Functional foods, also called nutraceuticals, support healthy and active lifestyles by providing nutrient supplementation, disease prevention and growth. Consumer demand for all types of nutraceuticals has increased significantly over the past decade and competition within the market segment has increased accordingly.
Manufacturers are constantly reevaluating their functional food offerings to align with shifting consumer demand.
Here, we’ll take a look at successful examples of nutraceuticals, the rise of nutraceuticals overseas and address the future of functional foods.
Nutraceuticals and Functional Foods, Defined
Both terms are used to describe consumer products that are readily available and usually derived from natural sources.
What Are Nutraceuticals?
Nutraceuticals are any substance that is a food or part of a food and provides medical or health benefits, including the prevention and treatment of diseases.
Subcategories of nutraceuticals include:
- Herbal supplements
- Dietary fiber
- Protein supplements
- And others
There are several nutraceutical definitions and categorizations, largely because the FDA doesn’t regulate the term. The FDA does not regulate nutraceuticals or dietary supplements for consumer use unless the product contains a new dietary ingredient that isn’t already on the market.
What Are Functional Foods?
Functional foods are consumer products with added vitamins, minerals or other supplemental ingredient to make them more nutritious. The most familiar examples are fortified foods, such as juices, grains, cereal, milk and milk alternatives or finished foods.
Nutraceuticals and Functional Foods: Benefits, Concerns and Challenges
There’s substantial evidence this product category has improved health standards globally over the past four decades.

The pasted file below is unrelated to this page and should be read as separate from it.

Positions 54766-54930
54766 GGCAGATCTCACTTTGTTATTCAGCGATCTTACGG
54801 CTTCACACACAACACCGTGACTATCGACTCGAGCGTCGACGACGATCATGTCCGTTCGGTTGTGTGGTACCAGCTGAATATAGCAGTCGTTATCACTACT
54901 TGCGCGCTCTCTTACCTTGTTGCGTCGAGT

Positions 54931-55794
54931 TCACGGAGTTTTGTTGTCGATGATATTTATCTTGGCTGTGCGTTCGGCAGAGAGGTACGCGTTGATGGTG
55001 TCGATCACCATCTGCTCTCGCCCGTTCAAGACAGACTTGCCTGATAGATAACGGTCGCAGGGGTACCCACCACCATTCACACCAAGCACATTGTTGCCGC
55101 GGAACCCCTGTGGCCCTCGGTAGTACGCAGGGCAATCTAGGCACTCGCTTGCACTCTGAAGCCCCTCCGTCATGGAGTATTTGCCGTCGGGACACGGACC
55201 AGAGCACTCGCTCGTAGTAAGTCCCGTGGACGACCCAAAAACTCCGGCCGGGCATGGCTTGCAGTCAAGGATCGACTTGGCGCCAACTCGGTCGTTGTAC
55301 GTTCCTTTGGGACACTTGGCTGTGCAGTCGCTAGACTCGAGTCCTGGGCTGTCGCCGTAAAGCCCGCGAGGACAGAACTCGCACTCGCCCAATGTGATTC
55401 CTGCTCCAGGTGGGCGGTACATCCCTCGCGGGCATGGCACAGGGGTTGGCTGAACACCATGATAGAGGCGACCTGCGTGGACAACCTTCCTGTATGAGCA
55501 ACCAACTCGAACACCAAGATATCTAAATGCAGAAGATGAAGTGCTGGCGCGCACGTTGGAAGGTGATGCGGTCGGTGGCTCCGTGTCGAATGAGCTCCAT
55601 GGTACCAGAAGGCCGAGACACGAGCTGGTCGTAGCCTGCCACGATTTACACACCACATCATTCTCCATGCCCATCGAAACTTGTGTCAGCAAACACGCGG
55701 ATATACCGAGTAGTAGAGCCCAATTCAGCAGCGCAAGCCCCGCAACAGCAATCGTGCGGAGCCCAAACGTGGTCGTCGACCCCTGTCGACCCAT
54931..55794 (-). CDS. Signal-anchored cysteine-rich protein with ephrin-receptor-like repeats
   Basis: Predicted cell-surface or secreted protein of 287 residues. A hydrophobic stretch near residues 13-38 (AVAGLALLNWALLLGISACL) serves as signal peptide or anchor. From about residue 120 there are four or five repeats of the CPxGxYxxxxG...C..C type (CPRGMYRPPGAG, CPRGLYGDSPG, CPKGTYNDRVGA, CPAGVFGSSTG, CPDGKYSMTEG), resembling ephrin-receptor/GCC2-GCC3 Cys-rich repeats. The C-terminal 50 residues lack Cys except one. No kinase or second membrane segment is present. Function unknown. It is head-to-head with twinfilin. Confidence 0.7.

The benefits have been felt at the individual level and in large populations.
Functional foods have many success stories in preventing disease. After Jordanian health officials discovered endemic anemia in children, government-subsidized iron-fortified wheat flour cut anemia rates in half. Since their introduction in the 1980s, functional foods have helped reduce the number of nutrient deficiencies in both developed and developing countries, notably related to vitamin A.
The Concerns and Challenges
The lack of regulation has led to persistent consumer concerns about many nutraceuticals and dietary supplements. Without regulatory analysis, manufacturers and distributors are responsible for putting safe, ethical products in the marketplace. Manufacturers rely on high-quality assurance, storage and formulation standards, while distributors work closely with suppliers to ensure the raw input materials are exactly as claimed.
A related concern is the heterogenous nature of nutraceutical testing. Without standardized industry testing, even lab-reported results can be misleading or inaccurate. These studies form the basis of product claims; poorly conducted tests lead to substandard products.
The Global Nutraceuticals Market’s Steady Rise
For manufacturers, those are challenges worthy of solving. The global nutraceuticals market reached a $291.3 billion valuation in 2022 with a forecasted CAGR of 9.4% through 2030. Global growth is expected to outpace the US’s 7.4% rate of growth over the same period.
The primary growth factor internationally is the steady increase in household income in developing economies such as India, China and Eastern Europe.
Domestic growth is driven primarily by consumers prioritizing their own health regimens to mitigate risk and potentially prevent lifestyle maladies like cardiovascular disease and obesity. North American market growth may be slowing, but it still holds the largest revenue share of any global region at 35.5%.
Trust Your Gut
The fastest-growing product segment is the probiotics category. As much as 26% of total nutraceutical sales were attributable to products marketing probiotics in various forms, including pills, yogurts and drinks. Quality and affordable probiotics and prebiotic ingredients are essential to meeting this steady increase in demand.
The nutraceutical market remains a bright spot in many manufacturer portfolios. As nutraceutical products and functional foods gain an increased share of the American shopping cart, many are considered inelastic purchases despite price pressure. The success of the market has its risks. As more suppliers enter the market, distributors and manufacturers must increase quality control efforts to ensure a safe product reaches consumers.
Your Trusted Nutraceuticals Partner
Our rigorous sourcing standards and proprietary testing capabilities allow us to add an additional layer of assurance for our customers.
Learn more about our nutraceutical and functional food ingredient catalog and related value-added services. Contact a Tilley representative today to get started!